Atlanta, GA — The 2016 GLC-Class debuts as the latest example of the change in nomenclature going on over at Mercedes; technically, it’s the replacement of the GLK-Class luxury compact crossover, but you probably wouldn’t know it from looking at it.
It’s the GLK’s replacement. We swear…
First of all, the GLK was one of the more distinctive -- if not the most distinctive -- luxury crossovers on the market. It was boxy yet modern, had a touch of C-Class here, a touch of G-Class there, and a distinct profile.
The GLC 300 -- which starts at $44,950 -- is a little rounder, a little softer, and just a little more derivative of what we’re seeing elsewhere in the segment; the new shape does reduce the drag coefficient from 0.34 to 0.31, which makes for some quiet progress. The MB folks at the launch, however, insisted that the new styling is merely a further evolution of what happened when the GLK got a facelift for the 2013 model year, where it was made more modern looking thanks to LED DRLs, different wheels and some other detailing.
I’m not so sure I agree with that 100%; the GLC is much more GLE than it is G (stick with me here), and I guess I feel that’s too bad. It’s not bad looking by any means; I just really liked how individual the old car seemed. The new one? Not so much. Especially from the rear. At one point, I mistook a GLC in the distance ahead of me for a different car completely.
Still, that’s not to say there’s nothing to like -- far from it. The overall appearance is a handsome one, with details like the distinctive LED headlights and grille shared with the rest of the Mercedes stable, an athletic stance, and some remarkable wheel choices. The car I drove was riding on optional 20” items, while 19s are standard on all Canadian market cars.
Oh, but that interior though…
One word: Gorgeous. Especially in our tester, which had gorgeous, black open-pore wood paneling both on the doors, and centre console and stack; at first, both my drive partner and I thought it covered only a portion of the centre console, but upon closer inspection, we realized the whole thing was covered in the stuff.
It’s not just that it looks good, either; it’s not a dust magnet like piano black is, and the warmth it provides makes for a more cosseting interior. The GLC is not the first car to have this treatment but my, does it ever do it well.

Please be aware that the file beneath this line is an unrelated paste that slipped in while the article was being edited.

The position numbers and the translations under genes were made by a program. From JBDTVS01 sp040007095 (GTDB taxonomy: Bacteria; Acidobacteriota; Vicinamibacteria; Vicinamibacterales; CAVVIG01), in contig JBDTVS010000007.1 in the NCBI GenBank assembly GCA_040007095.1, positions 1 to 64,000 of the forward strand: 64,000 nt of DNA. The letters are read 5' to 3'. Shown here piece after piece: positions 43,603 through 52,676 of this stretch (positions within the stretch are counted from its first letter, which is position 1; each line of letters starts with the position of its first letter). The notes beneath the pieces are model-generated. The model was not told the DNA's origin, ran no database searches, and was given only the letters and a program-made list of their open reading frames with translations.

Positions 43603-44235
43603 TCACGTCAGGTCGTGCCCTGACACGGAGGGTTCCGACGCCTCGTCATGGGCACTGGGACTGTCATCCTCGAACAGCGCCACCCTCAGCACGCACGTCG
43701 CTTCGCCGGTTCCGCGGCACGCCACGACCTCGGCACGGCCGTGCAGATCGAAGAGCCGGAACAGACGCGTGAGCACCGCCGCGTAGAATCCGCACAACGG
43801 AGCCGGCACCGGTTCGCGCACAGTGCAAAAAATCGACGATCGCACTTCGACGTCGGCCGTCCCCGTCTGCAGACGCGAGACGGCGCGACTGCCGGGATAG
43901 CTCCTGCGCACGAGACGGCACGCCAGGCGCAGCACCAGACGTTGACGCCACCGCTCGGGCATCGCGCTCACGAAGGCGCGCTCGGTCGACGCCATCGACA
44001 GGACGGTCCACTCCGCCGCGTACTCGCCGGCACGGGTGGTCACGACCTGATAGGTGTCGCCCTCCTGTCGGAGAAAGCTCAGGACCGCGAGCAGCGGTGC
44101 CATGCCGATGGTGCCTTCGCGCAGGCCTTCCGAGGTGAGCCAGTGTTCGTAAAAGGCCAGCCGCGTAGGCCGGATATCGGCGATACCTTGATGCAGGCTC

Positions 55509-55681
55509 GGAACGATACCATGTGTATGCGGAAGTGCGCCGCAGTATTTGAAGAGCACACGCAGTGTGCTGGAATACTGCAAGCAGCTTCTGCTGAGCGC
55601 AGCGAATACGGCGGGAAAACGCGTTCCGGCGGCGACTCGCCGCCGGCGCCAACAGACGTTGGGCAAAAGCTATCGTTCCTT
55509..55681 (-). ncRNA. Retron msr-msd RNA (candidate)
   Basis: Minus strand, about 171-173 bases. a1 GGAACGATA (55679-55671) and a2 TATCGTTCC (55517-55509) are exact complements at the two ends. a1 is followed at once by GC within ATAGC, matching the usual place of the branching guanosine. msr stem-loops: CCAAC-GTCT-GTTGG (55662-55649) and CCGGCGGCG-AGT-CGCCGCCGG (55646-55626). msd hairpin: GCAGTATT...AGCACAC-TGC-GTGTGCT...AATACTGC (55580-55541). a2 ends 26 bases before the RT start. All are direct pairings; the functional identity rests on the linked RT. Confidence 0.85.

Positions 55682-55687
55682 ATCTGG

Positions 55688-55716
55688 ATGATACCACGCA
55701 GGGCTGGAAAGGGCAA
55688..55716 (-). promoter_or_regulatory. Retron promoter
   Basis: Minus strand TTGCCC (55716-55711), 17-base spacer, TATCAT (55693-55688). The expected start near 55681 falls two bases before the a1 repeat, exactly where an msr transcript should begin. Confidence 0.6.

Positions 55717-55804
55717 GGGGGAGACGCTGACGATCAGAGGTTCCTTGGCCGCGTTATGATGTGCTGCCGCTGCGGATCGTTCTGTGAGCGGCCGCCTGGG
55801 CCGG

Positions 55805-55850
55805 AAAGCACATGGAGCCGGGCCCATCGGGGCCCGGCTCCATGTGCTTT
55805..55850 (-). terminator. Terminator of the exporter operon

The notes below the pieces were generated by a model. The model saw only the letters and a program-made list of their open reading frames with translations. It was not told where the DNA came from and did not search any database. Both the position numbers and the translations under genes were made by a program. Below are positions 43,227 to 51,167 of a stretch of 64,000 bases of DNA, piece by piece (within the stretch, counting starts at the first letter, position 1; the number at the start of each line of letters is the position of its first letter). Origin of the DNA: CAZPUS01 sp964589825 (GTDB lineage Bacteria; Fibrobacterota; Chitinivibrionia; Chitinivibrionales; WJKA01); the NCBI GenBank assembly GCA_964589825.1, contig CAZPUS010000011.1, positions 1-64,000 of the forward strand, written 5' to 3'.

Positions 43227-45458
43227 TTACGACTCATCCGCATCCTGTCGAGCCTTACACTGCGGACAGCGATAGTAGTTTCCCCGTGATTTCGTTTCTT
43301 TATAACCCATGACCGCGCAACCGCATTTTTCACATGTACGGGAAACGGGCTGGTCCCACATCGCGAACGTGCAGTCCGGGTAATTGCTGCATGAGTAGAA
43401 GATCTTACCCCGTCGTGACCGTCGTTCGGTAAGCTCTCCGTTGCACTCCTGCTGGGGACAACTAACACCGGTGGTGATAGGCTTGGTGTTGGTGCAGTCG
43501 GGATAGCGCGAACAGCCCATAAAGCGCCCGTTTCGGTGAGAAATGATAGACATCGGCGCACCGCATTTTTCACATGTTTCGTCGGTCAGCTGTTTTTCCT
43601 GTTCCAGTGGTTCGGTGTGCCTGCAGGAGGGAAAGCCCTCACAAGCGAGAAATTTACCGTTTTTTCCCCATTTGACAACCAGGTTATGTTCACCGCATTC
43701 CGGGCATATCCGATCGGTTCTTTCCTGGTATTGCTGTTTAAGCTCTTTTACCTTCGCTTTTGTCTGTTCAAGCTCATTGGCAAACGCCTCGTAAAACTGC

It doesn’t stop there, either. In typical Mercedes fashion, the detailing is spot-on; the silver Burmeister speakers (they’re a $1,000 option) and matching door tweeters, the brushed aluminum finish on the seat controls, the wonderful toggle switches for your HVAC, and rotating dials for the audio and drive-mode controls are all premium luxury features that I’d expect to see on the upcoming seven-seater GLS, if not a compact ‘ute like this one. Fantastic.
Tech? Plenty. There’s a touch pad and in a nod to those who prefer redundant controls like knobs and buttons, there’s a control wheel nestled beneath the pad. Me? I hardly found myself using the pad at all, and when I did, it was mainly for a single function: a button that brings up your radio controls, no matter which menu is on the main display. It doesn’t cover the whole screen, either just a band on the bottom, which is perfect. It may seem trivial, but it’s smart, user-friendly additions like this that help make the cockpit such a great place to be.
The well-cushioned leather seats, meanwhile, do their part, too. I was especially impressed by the adjustable, lower seat cushion, as they are a little short for taller drivers in their standard form.
Taller passengers, on the other hand, will be happy with the optional memory front seats, and heated rear seats; a longer wheelbase and longer overall length make for added legroom, and the optional moonroof that comes courtesy of the $4,900 Premium Package is a nice addition. The package also adds navigation, a rear-view camera and power tailgate. The full-length moonroof’s the star, though, as it makes the spacious rear seat seem even airier.
The road awaits…
At launch, the only available engine is a 2.0L turbo four, good for 241 horsepower and 273 lb-ft of torque; a diesel is on the way, but we’re going to have to wait a year or so for that one.
The four-banger is paired with a 9-speed torque converter automatic -- a first in the luxury market – and on-hand to ostensibly make forward progress smoother, help fuel economy and make for nice power delivery no matter the speed you’re holding.
Indeed, it works almost completely as advertised. Power delivery once you get past a spot of turbo lag is strong, making at-speed passes a breeze, and cruising even more so. It even makes a bit of a growl, which is a little unexpected in this company. I like it, and it does well to kowtow to the active buyers Mercedes is targeting with the GLC. The 4Matic AWD system, meanwhile, uses a multi-clutch differential to better metre out power, which sits at 45:55 front:rear under normal driving conditions.
The handling is a further reflection of this; there are five drive modes: Comfort, Sport, Sport +, ECO and individual, each with a unique set of traction control, steering, transmission, and throttle settings. We kept it mainly in Sport for our drive, as both myself and my drive partner found Sport + a little too harsh for the roads we were on. If there was one thing I would ask, it’s a little more jump off the line; even the sportier drive modes, a full-throttle, pedal-to-the-metal start returned average acceleration. A little more creep for low-speed work wouldn’t hurt, either.
Really though, in the end…
Like the GLK before it did, the GLC 300 is sure to sell in droves. It’s well engineered, the powertrain delivers in almost all facets and that interior is just so freaking good that it alone could sell this over much of the competition.
This is an important segment not just for Mercedes, but in the luxury game as a whole, and the GLC 300 is a more-than-worthy entrant.